Are local wine shop owners in the crosshairs of technological innovation? Are our livelihoods under pressure from outsourcing and other “advancements?” Could be according to this recent report from Bloomberg. [level-members]
Last week, Bloomberg reported on a new way to buy wine that relies on an algorithm to help determine whether a wine you’ve never tried before may be to your liking.
At first glance that’s clearly a threat to independent wine shops without the deep-pocketed investors who can fund the technology required to create that sort of application.
And yet, it’s also an endorsement of everything we stand for.
“Just because an employee thinks a wine is awesome doesn’t mean a customer is going to like it,” says the sommelier behind this “new way to buy wine.”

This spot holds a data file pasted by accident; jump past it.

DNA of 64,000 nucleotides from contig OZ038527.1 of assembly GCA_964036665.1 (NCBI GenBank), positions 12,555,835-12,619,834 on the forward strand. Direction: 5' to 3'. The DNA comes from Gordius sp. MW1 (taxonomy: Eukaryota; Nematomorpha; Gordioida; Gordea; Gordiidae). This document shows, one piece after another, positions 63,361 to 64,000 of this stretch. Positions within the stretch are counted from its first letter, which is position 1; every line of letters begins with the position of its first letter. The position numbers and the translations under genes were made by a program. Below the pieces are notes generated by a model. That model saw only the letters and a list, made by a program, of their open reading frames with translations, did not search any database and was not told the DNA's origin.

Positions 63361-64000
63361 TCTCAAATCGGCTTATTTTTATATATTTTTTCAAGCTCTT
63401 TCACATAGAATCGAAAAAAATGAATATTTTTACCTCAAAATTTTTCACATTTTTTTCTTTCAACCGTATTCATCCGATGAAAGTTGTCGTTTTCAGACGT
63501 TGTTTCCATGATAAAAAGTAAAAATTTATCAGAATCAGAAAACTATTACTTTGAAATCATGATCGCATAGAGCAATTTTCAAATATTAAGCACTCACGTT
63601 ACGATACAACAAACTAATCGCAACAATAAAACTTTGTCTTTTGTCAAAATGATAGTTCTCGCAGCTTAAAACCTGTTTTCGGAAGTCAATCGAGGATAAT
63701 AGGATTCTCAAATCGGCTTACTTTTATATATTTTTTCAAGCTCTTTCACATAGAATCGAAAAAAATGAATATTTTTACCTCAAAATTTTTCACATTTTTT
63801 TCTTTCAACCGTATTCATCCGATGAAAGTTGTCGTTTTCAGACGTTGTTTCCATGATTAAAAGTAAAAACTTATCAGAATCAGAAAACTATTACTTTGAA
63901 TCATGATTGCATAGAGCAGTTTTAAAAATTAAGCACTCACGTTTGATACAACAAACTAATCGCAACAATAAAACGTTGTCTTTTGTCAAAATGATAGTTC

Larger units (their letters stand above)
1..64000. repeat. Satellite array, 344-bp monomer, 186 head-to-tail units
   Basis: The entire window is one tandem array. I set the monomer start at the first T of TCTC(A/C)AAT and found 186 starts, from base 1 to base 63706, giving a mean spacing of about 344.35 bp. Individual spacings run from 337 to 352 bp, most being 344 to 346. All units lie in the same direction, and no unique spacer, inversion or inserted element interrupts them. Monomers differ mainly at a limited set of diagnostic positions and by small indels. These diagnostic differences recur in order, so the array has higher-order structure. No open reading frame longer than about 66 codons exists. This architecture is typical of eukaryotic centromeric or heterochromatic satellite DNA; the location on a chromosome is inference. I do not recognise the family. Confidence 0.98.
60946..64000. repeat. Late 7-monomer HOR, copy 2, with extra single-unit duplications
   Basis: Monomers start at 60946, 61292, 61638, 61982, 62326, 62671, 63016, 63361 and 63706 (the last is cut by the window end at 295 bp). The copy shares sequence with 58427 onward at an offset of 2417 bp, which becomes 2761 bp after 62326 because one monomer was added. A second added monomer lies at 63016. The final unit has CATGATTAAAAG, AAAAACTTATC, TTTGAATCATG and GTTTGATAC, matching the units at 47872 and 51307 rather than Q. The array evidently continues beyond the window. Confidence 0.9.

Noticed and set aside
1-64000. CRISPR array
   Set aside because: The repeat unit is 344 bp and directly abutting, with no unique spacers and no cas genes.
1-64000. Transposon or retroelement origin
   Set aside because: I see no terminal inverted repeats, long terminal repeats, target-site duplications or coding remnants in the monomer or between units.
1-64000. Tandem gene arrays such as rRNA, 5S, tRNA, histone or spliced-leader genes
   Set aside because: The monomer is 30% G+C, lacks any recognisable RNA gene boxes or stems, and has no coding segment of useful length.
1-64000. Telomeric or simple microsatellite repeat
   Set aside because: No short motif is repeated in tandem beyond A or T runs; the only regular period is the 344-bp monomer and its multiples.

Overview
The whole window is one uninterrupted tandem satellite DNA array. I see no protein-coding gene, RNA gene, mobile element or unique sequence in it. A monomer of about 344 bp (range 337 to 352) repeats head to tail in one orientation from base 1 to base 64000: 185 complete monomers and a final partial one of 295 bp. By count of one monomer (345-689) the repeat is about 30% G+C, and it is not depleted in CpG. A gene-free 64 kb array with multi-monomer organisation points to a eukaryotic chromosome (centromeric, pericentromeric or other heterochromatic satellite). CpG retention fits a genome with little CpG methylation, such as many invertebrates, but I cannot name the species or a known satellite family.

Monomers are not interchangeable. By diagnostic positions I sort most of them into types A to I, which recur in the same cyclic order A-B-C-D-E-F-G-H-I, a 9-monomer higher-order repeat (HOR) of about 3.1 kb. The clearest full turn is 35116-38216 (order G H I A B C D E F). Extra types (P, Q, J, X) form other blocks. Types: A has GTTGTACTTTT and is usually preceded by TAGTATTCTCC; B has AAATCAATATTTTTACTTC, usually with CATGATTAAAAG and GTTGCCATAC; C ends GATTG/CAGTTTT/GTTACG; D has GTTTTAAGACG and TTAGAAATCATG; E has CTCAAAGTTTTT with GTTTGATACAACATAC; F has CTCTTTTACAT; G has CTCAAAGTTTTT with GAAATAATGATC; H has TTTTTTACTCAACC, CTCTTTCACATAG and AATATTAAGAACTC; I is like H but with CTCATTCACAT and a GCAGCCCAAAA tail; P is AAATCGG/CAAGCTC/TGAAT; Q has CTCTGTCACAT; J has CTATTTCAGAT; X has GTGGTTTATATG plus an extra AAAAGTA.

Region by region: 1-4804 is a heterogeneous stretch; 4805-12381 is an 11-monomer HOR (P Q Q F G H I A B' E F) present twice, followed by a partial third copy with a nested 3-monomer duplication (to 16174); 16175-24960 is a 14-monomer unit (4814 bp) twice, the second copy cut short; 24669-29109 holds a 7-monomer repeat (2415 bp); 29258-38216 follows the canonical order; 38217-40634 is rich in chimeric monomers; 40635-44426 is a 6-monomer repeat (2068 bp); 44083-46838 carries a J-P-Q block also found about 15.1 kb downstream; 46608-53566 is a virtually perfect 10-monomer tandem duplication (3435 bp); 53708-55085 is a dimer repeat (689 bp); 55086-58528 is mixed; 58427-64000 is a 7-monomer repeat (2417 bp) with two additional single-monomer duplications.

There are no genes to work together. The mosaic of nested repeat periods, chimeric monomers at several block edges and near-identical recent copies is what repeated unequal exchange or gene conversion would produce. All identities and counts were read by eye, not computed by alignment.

And he’s right. Walking anonymously into a supermarket or wine superstore, a consumer is either looking for something with which she’s already familiar, or she’s shopping on some combination of price and label appeal.
Compare that to our shops, where you know your customers and, if you’re smart, you know what they like and why they like it. That gives you the ability to recommend wines with some level of confidence – and gives them confidence that you’re probably right.
So stick to your guns and keep the personal touch. But unless you’re 100% confident in your ability to have 100% recall, you might consider keeping records. Note what they’ve purchased. Send a personal email after the fact to ask what they’ve liked and haven’t liked, and add that to a customer profile so that others who work in your shop can take advantage of the institutional knowledge you’re gathering.
You might even create a form on your website that let’s people send you their thoughts on a wine. Computers are only as smart as the people who programmed them, and I’m not buying that we can’t continue to outthink them. [/level-members]